Making homemade meals and eating them together is a priority for me and my daughter. There is something very satisfying about preparing a favourite recipe (or trying a new one) and enjoying the product of your hard work.
Another key benefit of eating meals together as a family (this includes sitting together without any mobile devices anywhere around) is that you can use this time to talk and bond together. Children and parents need face-to-face interaction, and meals are a lovely time to share this. Indeed, for many families this may be the only opportunity for uninterrupted time together. I like to ask my daughter about lots of things including what happened at school (here are some good open-ended questions that should elicit more than “good” as a response). We also discuss how she is feeling about certain things, world events, her friends, new likes and dislikes, etc.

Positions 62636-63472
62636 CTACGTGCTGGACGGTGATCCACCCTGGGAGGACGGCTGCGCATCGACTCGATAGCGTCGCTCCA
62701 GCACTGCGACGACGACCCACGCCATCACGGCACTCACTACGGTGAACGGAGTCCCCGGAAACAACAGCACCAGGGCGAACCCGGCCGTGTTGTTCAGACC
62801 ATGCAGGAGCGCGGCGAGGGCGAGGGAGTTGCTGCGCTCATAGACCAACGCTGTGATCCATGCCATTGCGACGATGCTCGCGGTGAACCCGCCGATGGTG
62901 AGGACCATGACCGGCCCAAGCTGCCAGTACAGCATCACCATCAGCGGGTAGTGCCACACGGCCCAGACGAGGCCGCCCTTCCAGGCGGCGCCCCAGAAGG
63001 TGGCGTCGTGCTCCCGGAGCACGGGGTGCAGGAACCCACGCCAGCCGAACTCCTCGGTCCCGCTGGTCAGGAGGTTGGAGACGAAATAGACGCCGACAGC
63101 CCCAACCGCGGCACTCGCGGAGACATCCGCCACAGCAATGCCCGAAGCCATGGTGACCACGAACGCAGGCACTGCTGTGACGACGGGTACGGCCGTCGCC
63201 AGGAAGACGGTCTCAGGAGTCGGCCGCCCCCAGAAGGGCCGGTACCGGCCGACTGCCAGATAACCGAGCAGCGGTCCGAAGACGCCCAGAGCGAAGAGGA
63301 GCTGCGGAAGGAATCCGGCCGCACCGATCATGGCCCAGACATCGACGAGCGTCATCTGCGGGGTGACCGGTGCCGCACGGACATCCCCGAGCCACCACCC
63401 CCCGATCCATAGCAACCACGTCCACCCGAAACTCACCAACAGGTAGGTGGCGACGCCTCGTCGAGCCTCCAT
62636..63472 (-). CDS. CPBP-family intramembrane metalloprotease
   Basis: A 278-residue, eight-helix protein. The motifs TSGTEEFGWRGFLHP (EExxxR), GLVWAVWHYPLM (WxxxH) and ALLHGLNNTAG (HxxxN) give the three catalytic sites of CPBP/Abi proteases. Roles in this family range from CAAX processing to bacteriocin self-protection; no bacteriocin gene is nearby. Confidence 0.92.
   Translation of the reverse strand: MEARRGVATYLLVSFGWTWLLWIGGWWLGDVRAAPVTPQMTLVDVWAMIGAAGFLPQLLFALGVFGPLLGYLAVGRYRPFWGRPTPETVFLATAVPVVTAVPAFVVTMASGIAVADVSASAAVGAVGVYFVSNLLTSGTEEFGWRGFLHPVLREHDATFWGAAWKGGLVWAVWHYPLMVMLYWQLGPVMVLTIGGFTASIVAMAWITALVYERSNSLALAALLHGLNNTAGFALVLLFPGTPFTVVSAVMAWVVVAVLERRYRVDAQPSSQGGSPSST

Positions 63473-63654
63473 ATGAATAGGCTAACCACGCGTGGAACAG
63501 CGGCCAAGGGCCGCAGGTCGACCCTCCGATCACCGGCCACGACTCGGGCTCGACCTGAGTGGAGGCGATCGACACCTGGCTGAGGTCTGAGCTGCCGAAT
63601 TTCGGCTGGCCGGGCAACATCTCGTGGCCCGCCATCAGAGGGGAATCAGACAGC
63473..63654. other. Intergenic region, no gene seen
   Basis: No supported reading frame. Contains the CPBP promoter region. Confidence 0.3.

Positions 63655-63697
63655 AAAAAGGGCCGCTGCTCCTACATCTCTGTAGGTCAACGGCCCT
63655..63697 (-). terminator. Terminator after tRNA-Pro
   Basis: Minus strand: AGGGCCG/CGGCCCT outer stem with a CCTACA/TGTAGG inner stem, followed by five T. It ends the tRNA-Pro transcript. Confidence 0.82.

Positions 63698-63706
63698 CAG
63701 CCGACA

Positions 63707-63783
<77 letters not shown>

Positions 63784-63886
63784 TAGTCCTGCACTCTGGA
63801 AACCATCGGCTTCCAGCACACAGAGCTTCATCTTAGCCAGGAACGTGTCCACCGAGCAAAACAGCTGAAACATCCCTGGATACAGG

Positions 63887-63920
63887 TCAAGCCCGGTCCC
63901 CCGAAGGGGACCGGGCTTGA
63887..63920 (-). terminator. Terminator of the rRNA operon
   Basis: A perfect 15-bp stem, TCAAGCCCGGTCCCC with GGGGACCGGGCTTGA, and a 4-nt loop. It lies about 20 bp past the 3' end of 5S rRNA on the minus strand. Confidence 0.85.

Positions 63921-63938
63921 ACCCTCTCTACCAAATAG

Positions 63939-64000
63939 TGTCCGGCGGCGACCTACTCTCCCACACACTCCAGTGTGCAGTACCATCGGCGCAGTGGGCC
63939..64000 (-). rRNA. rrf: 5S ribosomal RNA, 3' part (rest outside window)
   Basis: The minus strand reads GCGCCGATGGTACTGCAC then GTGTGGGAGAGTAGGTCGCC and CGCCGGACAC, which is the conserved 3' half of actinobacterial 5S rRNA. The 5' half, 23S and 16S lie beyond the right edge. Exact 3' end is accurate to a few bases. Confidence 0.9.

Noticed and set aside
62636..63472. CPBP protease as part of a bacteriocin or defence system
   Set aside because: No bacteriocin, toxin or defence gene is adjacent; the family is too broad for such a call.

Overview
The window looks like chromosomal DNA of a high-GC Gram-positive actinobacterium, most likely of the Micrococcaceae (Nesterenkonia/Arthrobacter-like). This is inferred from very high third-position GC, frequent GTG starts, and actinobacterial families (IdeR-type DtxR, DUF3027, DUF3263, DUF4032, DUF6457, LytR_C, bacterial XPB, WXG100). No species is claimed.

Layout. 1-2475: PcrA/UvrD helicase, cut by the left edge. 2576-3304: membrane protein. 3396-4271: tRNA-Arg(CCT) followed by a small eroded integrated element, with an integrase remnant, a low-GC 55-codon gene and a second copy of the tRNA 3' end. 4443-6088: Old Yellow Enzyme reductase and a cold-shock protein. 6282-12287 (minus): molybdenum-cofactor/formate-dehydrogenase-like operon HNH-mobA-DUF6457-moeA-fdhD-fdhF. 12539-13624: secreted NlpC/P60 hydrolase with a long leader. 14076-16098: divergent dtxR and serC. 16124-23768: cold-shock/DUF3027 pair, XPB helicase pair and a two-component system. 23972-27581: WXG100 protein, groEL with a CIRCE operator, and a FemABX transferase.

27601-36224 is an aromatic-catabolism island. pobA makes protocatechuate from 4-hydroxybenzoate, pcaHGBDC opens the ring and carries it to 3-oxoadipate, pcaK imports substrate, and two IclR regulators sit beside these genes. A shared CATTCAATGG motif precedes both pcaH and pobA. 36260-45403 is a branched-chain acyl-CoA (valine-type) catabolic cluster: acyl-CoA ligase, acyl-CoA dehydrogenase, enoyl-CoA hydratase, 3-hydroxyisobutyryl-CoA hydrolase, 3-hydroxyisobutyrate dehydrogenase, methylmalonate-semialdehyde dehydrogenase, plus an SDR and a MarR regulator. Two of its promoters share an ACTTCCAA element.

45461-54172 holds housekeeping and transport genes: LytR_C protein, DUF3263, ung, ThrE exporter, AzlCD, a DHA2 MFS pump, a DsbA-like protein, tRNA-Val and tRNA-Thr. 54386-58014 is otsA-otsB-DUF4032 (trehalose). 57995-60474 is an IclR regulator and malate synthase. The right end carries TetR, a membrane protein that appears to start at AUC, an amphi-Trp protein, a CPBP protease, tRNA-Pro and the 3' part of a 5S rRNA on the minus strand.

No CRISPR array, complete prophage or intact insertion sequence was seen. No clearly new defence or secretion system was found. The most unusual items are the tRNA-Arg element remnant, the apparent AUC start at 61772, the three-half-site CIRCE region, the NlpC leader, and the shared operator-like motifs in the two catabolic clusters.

As a child, I remember meal time as most often being together time and I also remember the majority of my meals being homemade. I didn’t always appreciate this as a child (especially if it meant me having to stop playing road hockey, but I do appreciate it now. Homemade meals also tend to be healthier, too.
Talking on the Telephone
I know that people still talk on the phone; this has not changed.
As a child, I remember the excitement of exchanging phone numbers with someone and making a subsequent phone call to them.